This spiritual redirection to our lives is also called yoga. Yoga means harmonizing the needs of the body, mind and soul, and connecting to the divinity within all of us. This endeavor makes our inner foundation strong and helps us cope with the various challenges in life. We can then see success and failure, victory and defeat, joy and sorrow as dualities that help us grow; we also become proficient in riding over all tribulations. The Bible says that if we build a house on soft sands it will collapse with the coming of a storm. We must build it on a strong foundation. When we build our lives on the strong inner foundation of love, we also experience inner happiness and contentment. Our education then finds its true fulfillment.
Question: Religion has the power to divide. The riots in Mumbai and Gujarat and Ayodhya are created by religion. Do you see a divide?
Radhanath Swami: We have to educate people about religion. Religion is about love and compassion and seeing all living beings as one. The Bible says that understanding the letter of the law of religion is superficial unless we understand the spirit behind it. The Bhagavad Gita reveals the consciousness of an enlightened being; such a soul sees every living being with equal vision. Whether one is black, white, yellow, red or brown, male or female, Muslim, Hindu, Christian, Jain, Parsi, Sikh or Jew, agnostic or atheist, rich or poor or even a cat, dog or a cow, all these are external designations. The enlightened being sees the atma, the soul, in everyone, and also cultivates the vision that each soul is potentially divine and is a blessed child of God. Due to lack of spiritual education people fight over the superficialities of religion. When we pick up hot coals to throw with revenge and hatred, we get burnt first. Booker T. Washington, a prominent figure of the African American community in the early twentieth century was an emancipated slave. He said “I will permit no man to narrow and degrade my soul by making me hate him.” A sincere practitioner of religion sees that the God he loves is residing in every heart. Fighting and hating is contrary to the religion we follow.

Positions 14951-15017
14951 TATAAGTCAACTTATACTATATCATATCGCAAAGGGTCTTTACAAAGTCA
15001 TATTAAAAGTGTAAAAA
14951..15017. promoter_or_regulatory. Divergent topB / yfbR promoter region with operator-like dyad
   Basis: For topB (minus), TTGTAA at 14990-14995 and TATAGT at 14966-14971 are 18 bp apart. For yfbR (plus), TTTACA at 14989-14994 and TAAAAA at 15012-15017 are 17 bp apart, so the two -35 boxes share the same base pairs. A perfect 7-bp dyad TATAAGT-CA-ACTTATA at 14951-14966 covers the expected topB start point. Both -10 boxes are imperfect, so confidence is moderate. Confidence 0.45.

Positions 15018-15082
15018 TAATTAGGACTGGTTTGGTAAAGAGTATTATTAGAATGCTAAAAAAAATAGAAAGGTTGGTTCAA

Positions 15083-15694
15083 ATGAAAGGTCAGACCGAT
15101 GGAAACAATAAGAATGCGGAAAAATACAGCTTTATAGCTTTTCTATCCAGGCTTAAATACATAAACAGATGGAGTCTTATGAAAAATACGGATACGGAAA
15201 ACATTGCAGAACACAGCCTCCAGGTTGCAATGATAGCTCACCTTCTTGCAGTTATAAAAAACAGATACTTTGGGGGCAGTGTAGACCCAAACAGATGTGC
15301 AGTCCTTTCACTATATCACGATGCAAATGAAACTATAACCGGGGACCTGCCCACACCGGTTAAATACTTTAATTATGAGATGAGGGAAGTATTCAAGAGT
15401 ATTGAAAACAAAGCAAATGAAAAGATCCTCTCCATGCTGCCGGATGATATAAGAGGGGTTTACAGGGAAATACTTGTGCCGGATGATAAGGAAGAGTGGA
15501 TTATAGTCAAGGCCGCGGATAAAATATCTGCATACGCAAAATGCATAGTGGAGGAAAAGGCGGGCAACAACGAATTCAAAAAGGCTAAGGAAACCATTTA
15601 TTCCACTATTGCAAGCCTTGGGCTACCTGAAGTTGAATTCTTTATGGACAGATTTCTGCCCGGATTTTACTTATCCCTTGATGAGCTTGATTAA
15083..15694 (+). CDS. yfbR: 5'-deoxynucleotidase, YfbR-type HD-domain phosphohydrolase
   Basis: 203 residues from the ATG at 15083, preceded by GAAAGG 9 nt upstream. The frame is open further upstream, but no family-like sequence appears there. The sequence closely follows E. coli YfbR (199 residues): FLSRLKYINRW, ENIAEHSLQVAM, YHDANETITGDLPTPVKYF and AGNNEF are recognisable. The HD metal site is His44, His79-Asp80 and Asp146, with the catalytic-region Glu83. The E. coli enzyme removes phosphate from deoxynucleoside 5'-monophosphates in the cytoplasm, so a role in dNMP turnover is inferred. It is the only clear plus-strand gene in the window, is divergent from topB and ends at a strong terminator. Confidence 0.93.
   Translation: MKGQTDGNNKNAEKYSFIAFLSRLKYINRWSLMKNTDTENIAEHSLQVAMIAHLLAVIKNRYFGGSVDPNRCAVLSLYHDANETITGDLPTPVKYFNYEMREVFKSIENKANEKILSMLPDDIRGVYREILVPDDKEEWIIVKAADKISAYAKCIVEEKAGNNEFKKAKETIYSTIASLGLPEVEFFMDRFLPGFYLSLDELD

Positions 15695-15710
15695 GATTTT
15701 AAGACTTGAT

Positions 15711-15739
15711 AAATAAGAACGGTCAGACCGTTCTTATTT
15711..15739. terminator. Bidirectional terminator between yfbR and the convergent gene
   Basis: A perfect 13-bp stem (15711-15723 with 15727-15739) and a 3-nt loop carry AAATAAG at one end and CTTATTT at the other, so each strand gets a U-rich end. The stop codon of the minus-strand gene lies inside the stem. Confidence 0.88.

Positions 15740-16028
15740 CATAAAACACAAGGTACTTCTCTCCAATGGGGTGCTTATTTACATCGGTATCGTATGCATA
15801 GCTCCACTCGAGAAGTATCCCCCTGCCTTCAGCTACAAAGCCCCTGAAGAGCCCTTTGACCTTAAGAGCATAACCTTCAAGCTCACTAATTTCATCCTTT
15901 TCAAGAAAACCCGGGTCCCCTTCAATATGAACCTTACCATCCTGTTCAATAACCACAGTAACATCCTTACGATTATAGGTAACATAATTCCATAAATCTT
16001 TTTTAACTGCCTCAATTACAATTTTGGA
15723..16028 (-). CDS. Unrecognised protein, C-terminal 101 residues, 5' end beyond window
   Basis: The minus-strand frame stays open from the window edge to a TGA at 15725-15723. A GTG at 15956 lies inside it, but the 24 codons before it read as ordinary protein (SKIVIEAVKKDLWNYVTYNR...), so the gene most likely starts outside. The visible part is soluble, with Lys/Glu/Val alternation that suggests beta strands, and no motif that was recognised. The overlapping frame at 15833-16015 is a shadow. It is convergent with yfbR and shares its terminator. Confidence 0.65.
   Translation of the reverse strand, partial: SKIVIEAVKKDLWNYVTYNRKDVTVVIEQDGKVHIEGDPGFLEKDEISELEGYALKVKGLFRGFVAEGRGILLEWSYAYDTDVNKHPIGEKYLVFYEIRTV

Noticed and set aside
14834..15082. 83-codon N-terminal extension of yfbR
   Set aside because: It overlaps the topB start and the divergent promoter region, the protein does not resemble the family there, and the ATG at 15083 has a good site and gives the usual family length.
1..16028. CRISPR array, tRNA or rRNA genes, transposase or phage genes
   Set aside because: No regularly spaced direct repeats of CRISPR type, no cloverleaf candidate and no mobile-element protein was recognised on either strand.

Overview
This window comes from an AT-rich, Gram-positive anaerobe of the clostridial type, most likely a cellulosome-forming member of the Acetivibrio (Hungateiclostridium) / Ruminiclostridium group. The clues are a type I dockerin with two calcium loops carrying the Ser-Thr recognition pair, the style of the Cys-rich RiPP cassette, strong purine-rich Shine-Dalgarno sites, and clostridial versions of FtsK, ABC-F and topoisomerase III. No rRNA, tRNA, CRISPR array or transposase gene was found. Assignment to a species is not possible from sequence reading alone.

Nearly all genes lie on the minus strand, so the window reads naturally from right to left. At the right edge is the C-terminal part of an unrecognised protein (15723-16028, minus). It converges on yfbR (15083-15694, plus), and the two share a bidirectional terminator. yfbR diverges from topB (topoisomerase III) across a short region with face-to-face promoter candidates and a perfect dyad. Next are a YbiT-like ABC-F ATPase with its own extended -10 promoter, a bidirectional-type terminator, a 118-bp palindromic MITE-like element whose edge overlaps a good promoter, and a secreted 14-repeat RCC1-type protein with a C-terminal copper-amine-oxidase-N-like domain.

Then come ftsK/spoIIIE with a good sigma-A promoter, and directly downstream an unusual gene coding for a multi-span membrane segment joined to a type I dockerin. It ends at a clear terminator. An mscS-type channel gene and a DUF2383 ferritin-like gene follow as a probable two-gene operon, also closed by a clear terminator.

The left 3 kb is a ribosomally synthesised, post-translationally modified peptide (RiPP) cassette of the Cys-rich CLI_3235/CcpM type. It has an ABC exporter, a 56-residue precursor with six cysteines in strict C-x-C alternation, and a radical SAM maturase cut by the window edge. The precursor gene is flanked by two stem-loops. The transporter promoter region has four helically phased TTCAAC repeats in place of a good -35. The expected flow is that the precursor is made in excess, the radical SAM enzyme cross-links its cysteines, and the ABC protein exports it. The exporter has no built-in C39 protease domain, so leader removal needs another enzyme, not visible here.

Question: Was there a time when your spirituality was tested?
Radhanath Swami: Once when I was twenty-nine years old, doctors told me I had an incurable disease and had only six months to live. When you get news like that, certain things you thought were important become less important. I could be miserable, fearful or depressed or I could be grateful to God for helping me focus on important things. I chose to focus on my relationship with God. I took shelter and went deeper into my meditation and prayers. There is a Norwegian spruce tree, which is said to have lived for about 9000 years. Although saints like Jesus or Buddha lived for a short time on earth, they changed the world. This experience gave me immense strength and helped me connect to God more meaningfully.
Question: At business school the pursuit of wealth is important. With money we get influence, security and comfort. How can you say it’s not important when it serves many functions?
Radhanath Swami: Money is important. If a person uses money in the service of his or her family, for their emotional and spiritual upliftment, it becomes a sacred offering. We have to remember that we are mere caretakers of the wealth we possess. We are not the real owners because we cannot take our wealth with us when we die. The Bhagavad Gita explains that everything belongs to God and He sees our intent in using our money. I know people with meager incomes who help others too. If millions of people can give back to the society at least a part of their earnings, it will be wonderful. Wealth then becomes a beautiful offering to the divine.